The Washington Post's Scott Allen and Keith McMillan break down the Redskins' Week 8 tie with the Bengals. (Thomas Johnson/The Washington Post)

In 2015, the defense ranked 12th on third down, allowing opponents to convert 37.7 percent of the time. So far this season, it ranks 29th , allowing conversions 45.9 percent of the time. That’s an improvement over the first four games, when the Redskins were the only NFL team that gave opponents better than even odds (57.4 percent) on converting third downs.

“No question that’s something we’ll look at,” Gruden said. “Red-zone offense, third-down defense, red-zone defense, that’s something we always look at. We really try to focus in on situational football. There’s goal line, red zone, short yardage, four-minute, all those that come up in a game that are crucial in the outcome. Those are big time, so we’re definitely going to look at third-down defense and red-zone offense and third-down offense, for that matter.”

Sunday’s tie was exceedingly well received at London’s Wembley Stadium, where soccer-crazed fans aren’t put off by draws. The Guardian newspaper declared it a “historic tie of rare entertainment” in its account in Monday’s sports section.

But for Gruden, the tie ought to trigger a code-red situation. For all the promise of the offense, his Redskins are doing little more than spinning their wheels. And when their season resumes Nov. 13, they won’t face a soft re-entry. They’ll face three winning teams in succession: Minnesota, Green Bay and Dallas .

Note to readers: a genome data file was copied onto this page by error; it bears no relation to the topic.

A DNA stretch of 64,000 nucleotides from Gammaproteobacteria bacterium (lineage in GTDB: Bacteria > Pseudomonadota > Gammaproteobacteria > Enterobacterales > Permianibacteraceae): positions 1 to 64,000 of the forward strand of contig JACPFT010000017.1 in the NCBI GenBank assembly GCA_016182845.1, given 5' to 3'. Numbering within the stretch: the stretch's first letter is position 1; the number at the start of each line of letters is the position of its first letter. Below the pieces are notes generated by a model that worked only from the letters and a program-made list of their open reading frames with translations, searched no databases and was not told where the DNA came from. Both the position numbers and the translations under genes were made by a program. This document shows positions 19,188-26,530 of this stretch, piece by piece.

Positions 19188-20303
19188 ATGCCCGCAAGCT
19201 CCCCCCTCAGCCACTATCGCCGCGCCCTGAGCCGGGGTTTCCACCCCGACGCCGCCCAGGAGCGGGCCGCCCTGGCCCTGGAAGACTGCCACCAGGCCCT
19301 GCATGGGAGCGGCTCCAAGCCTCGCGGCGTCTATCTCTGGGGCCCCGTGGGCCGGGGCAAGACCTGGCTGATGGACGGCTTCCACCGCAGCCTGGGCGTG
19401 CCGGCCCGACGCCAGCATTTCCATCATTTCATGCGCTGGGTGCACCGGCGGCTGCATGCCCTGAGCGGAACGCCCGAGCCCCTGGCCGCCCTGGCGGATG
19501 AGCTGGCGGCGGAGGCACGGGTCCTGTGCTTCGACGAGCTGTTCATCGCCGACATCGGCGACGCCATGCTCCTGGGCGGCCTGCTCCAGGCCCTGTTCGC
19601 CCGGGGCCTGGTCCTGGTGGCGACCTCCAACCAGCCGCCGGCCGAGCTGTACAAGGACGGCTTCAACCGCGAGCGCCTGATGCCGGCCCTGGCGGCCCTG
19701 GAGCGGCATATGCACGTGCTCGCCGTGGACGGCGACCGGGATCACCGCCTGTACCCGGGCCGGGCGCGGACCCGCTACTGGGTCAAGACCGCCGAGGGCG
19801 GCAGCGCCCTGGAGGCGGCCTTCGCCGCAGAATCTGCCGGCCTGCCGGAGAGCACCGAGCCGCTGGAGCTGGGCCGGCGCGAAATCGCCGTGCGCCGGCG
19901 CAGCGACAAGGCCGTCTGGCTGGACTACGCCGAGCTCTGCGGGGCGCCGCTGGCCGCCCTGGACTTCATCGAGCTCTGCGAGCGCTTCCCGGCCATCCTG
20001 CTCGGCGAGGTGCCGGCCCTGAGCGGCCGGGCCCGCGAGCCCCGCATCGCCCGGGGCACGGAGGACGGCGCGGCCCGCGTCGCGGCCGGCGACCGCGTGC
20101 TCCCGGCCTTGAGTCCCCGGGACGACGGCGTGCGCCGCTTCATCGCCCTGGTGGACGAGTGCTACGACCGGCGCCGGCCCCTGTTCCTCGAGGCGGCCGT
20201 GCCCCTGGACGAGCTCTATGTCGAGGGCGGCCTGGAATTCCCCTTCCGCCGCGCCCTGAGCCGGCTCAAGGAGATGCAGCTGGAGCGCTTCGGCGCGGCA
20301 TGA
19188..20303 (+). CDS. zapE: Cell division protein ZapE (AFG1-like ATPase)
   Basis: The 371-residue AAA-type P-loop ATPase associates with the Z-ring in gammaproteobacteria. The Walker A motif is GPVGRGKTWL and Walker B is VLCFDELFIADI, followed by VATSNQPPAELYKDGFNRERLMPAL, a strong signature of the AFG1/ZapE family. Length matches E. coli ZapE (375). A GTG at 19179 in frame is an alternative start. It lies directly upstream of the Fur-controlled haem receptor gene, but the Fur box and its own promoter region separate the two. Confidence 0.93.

Yet Gruden was stunningly sanguine after Sunday’s tie, noting that “we fought, we made some good plays, made some dumb plays, made some things happen but couldn’t get it done at the end.”

Intolerance would have been more in order from the head coach after his team found so many ways to let victory slip from its grasp for a second consecutive week. Defensive co-captain Will Compton had it right in saying: “You come here to win. You don’t come here for anything else but to win.”

So how can the Redskins return to their winning ways in the season’s second half?

Sticking with Kelley over second-year running back Matt Jones is one option. Kelley shows rare patience for a rookie. He also has a gift for spotting holes and the grit to keep plowing, as he did in scoring the Redskins’ lone touchdown Sunday from the red zone.

“He just kept going forward,” Williams said of Kelley, who averaged 4.1 yards on his 21 carries. “He’s one of those guys that’s tough to bring down. Going to run through arm tackles, going to give second, third, fourth, fifth efforts.”

The return of Reed, who missed two games to recover from the fifth diagnosed concussion of his career, should also help, giving Cousins another big red-zone target.

Regarding third-down defense, tackling has been a shortcoming of the defense all season. The promotion of 11-year veteran Donte Whitner to starting strong safety had added savvy and punch to the defensive backfield. Signed by the Redskins in Week 5, Whitner led the team in tackles against Detroit and was second to Compton against Cincinnati.

“Just watching the game, you can see that they’re playing extremely hard,” Gruden said of the defense.“I’m happy with the effort we’re getting. We’ve just got to try to figure out ways to make some more plays. . . . We need to figure out ways to get the ball back to the offense.”